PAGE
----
Postpartum recovery is a process that every new mother goes through after giving birth. It is a time when the mother's body undergoes several changes as it returns to its pre-pregnancy state. While postpartum recovery can be a challenging time for many new mothers, knowing what to expect can help in the preparation for the physical and emotional changes that come with it.
The physical changes that occur during postpartum recovery can be different for every woman. However, there are several common changes that most women experience, such as:
Vaginal bleeding, known as lochia, is a normal part of postpartum recovery and typically occurs after both a vaginal or cesarean section birth. It usually lasts for several weeks and can range in color from bright red to brownish-pink. The bleeding may be heavier in the first few days after delivery and gradually decrease over time. It’s recommended to use absorbent sanitary pads as opposed to tampons during this time, as using tampons before your 6 week postnatal check may increase the risk of infection. Additionally, if you find the bleeding to be in large clots be sure to speak with your midwife as you may require some additional treatment.
Breast changes are common during postpartum recovery, especially if the mother is breastfeeding. The breasts may become engorged, tender, and swollen as they begin to produce milk. It is essential to wear a supportive bra and use warm compresses to relieve discomfort. After giving birth, the breasts typically return to their original size alongside prepregnancy weight, although their shape may change permanently as a result of breastfeeding.
Abdominal pain and cramping, also known as afterpains, are common during postpartum recovery as the uterus contracts and returns to its pre-pregnancy size. The pain is usually most severe in the first few days after delivery and gradually improves over time, and has been described as similar to having menstrual cramps.
Most common after a vaginal birth, perineal pain, or pain in the area between the vagina and anus. Depending on the level of swelling or tearing after giving birth, the area can heal in either a couple of weeks or a few months. However, the pain can be relieved by using a warm compress or sitting in a warm bath, using anesthetic spray, an ice pack or even by letting air get to the area.
Urinary and Bowel Changes
Urinary and bowel changes are common during postpartum recovery. Many women experience difficulty urinating or passing stools in the first few days after delivery. This is usually due to swelling and pressure on the pelvic area, and will improve over time.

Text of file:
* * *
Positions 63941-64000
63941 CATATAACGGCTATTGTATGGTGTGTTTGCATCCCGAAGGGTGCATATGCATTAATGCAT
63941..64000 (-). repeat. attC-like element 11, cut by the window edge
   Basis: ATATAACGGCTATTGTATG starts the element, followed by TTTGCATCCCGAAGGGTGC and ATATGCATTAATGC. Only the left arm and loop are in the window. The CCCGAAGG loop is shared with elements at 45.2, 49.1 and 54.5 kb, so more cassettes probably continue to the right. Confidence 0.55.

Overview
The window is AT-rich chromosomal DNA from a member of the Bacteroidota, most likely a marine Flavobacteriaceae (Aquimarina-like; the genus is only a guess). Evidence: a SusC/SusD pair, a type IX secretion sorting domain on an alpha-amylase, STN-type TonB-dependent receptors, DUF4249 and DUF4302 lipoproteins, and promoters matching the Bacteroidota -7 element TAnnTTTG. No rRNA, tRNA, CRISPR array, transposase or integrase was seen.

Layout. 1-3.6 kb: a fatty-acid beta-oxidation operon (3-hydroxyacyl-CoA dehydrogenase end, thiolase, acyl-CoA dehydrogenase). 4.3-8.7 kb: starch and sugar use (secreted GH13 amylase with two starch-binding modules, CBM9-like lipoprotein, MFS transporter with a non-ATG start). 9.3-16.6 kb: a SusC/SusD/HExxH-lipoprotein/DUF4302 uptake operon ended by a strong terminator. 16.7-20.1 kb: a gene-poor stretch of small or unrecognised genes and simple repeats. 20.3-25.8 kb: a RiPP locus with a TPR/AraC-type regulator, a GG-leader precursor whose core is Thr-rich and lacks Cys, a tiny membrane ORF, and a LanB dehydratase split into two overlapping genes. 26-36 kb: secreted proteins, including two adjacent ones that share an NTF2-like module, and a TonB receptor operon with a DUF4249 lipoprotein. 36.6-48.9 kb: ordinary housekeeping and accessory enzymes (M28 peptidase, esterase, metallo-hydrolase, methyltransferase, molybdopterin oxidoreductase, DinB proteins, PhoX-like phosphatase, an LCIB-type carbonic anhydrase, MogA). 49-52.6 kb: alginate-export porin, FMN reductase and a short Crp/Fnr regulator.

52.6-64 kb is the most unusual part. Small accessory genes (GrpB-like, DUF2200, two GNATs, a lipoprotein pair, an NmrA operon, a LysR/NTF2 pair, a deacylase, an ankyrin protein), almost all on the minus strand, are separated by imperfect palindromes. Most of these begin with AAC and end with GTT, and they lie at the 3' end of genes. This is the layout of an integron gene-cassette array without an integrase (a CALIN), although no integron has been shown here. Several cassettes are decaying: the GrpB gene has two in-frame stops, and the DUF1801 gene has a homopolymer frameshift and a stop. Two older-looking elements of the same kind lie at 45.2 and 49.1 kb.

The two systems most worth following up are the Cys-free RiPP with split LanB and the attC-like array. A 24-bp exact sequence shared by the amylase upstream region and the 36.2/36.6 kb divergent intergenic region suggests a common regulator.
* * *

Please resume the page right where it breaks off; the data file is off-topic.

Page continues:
Postpartum recovery is not just about physical healing, but emotional healing as well. Here are some emotional changes that new moms may experience:
Bonding with Baby
New moms may feel an intense sense of love and connection with their newborn, but it's also normal to feel overwhelmed and unsure about how to care for a baby. One way to begin bonding with your baby after giving birth is to cradle them, gently rock them from side to side, or by gently stroking their head, arms and legs. If you don’t find yourself harboring intense feelings of closeness in the first few days or weeks after giving birth, don’t worry - it’s normal and bonding is typically a gradual process that happens over your baby’s first year of life.
Postpartum depression is a serious mood disorder that affects many new moms. It's important to be aware of the symptoms, which can include sadness, anxiety, loss of interest in activities, and feelings of guilt or worthlessness. Women who experience these symptoms for more than two weeks should seek medical help.
Many new moms struggle with body image issues after giving birth, as their bodies may look and feel different than before. It's important to remember that the body has undergone significant changes during pregnancy and childbirth, and it may take time to adjust.
Having a baby can change the dynamics of a relationship, and many new moms may struggle with feelings of isolation or disconnection from their partner. It's important to communicate openly and seek support when needed.
Tips for Postpartum Recovery
Postpartum recovery can be extremely overwhelming, and sometimes it’s even tricky to know where to start! In the meantime, here are some tips for new moms to help navigate postpartum recovery:
- Rest whenever possible and accept help from family and friends.
- Eat a healthy, balanced diet to support healing and lactation.
- Stay hydrated and avoid caffeine and alcohol, which can interfere with breastfeeding.
- Take care of your emotional health by seeking support from loved ones and medical professionals.
- Exercise gently, with the approval of your healthcare provider, to support physical healing and boost mood.